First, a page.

Friday, November 5, 2010

November 5: Mississippi Fred McDowell, "When I Lay My Burden Down"

Artist: Mississippi Fred McDowell
Song: "When I Lay My Burden Down"
Album: Live At The Mayfair Hotel
Year: 1969 (recorded) / 1995 (released)

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While it is not saying that none of the genre in question have produced brilliant studio work, the fact remains that for a few styles of music, it is within live performances that the spirit of the sound is best captured.  Due to the nature of the particular sound, a more organic, or perhaps improvisational element is necessary to best convey the music, and this can be seen most clearly within the genres of blues and jazz.  Another element these two styles share is the fact that in their early days, much of the music went unrecorded for a number of reasons, and many of the finest performers were likely lost.  Yet with blues music in particular, some of the most talented musicians who recorded still remain largely unknown, and this in itself is perhaps an even more tragic case.  Representing this point perfectly, there are few blues musicians who had as much impact, yet remain in relative obscurity as Mississippi Fred McDowell.  Standing as one of the most important architects of the Delta blues, artists ranging from The Rolling Stones to Bonnie Raitt to the North Mississippi All-Stars have all drawn some or most of their sound from his style.  In the case of McDowell, he made many fine studio recordings, and yet it is the 1995 live release, From The Mayfair Hotel, that best displays his talent.  The album is perhaps the most raw recording ever released, and one can quickly understand why Mississippi Fred McDowell is so important to music within the sound of his take on the traditional song, "When I Lay My Burden Down."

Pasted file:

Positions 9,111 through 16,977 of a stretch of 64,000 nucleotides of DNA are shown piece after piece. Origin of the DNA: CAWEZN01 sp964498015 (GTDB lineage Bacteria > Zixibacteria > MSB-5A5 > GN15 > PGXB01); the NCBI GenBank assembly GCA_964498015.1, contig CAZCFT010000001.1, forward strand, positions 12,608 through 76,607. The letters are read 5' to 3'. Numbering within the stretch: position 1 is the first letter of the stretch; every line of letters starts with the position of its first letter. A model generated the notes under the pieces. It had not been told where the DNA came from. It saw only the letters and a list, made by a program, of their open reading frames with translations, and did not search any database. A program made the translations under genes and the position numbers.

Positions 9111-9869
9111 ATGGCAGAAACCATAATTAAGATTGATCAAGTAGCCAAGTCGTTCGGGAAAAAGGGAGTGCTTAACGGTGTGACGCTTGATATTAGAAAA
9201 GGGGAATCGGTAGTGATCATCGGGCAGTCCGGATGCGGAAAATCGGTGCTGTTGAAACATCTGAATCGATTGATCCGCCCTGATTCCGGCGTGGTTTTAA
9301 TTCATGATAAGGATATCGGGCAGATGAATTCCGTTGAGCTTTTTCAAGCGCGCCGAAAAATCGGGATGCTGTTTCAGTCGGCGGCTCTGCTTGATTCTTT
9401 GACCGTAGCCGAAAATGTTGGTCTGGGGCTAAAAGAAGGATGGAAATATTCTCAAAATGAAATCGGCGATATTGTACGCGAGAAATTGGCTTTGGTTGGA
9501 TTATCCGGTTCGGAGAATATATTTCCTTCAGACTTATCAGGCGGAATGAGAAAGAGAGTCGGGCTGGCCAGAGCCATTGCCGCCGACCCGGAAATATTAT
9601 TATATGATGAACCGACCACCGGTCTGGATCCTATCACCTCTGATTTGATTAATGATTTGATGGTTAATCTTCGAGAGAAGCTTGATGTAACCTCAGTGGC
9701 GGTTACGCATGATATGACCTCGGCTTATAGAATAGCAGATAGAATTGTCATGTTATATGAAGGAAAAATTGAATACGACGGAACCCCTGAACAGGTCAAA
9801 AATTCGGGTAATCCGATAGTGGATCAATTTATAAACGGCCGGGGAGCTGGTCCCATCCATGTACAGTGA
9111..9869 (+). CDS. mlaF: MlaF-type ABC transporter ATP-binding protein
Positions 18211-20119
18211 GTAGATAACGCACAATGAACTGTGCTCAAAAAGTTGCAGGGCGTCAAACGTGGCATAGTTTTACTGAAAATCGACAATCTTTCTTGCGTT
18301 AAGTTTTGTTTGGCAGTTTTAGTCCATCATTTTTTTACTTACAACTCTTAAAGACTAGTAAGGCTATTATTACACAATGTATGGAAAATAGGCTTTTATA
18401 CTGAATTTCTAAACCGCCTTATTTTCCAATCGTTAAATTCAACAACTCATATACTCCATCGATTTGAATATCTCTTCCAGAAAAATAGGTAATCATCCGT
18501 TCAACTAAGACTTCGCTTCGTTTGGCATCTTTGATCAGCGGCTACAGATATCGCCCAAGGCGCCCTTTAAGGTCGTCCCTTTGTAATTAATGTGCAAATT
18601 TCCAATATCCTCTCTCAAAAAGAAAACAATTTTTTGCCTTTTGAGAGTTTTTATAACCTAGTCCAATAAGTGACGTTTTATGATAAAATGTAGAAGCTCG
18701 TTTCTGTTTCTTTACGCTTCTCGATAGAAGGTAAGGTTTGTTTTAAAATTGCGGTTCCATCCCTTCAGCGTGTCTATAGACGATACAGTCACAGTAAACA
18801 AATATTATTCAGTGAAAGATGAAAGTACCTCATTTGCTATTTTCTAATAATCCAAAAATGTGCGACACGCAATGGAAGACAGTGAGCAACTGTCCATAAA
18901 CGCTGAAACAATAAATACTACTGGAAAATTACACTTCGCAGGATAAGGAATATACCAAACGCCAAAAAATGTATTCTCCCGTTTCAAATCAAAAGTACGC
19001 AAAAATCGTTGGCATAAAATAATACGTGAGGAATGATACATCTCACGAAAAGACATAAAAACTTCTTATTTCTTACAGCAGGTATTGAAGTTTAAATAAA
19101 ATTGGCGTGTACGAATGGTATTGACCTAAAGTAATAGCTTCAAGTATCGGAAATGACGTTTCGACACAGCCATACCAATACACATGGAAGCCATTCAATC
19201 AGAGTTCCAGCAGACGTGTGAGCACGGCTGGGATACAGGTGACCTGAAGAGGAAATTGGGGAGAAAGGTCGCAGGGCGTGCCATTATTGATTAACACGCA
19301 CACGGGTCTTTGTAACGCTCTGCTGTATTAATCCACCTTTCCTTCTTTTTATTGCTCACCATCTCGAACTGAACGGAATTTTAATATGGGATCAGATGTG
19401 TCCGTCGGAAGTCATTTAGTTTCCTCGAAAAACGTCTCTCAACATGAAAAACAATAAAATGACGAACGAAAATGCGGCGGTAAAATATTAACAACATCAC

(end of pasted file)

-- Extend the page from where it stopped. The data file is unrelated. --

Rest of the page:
Live At The Mayfair Hotel is actually a combination of the two live releases that stemmed from his visits to the London hotel in 1969, and the original recordings have been cleaned up, making the album one of the most stunning blues releases in history.  Truth be told, by the time 1969 rolled around, a majority of the blues musicians still playing that "updated" their sound to become more of a hybrid with rock or jazz, and yet throughout the recording, one can hear that Mississippi Fred McDowell is clearly quite proud to stay "pure."  In fact, at the opening of one track, McDowell somewhat jokes, "I do not play no rock and roll, I play just old country blues and I hope you like it...and if you don't like it, I'm gonna play it anyhow..."  The statement is completely accurate, as "When I Lay My Burden Down" features as raw and simple an arrangement as one could find, with little more than McDowell's trademark gritty slide guitar and his foot stomping on the ground.  The slight echo that comes from both instruments draws the listener in instantly, as the crowd is so hushed that even the album can provide an amazingly intimate feeling.  The "twangy" tone that comes from McDowell's guitar is truly one of a kind, and throughout the song, he is able to build a tension that is simply unmatched elsewhere in history.  Not having any need to get louder or faster, the way in which he builds this through the almost hypnotic repetition makes "When I Lay My Burden Down" a blues masterpiece unlike any other.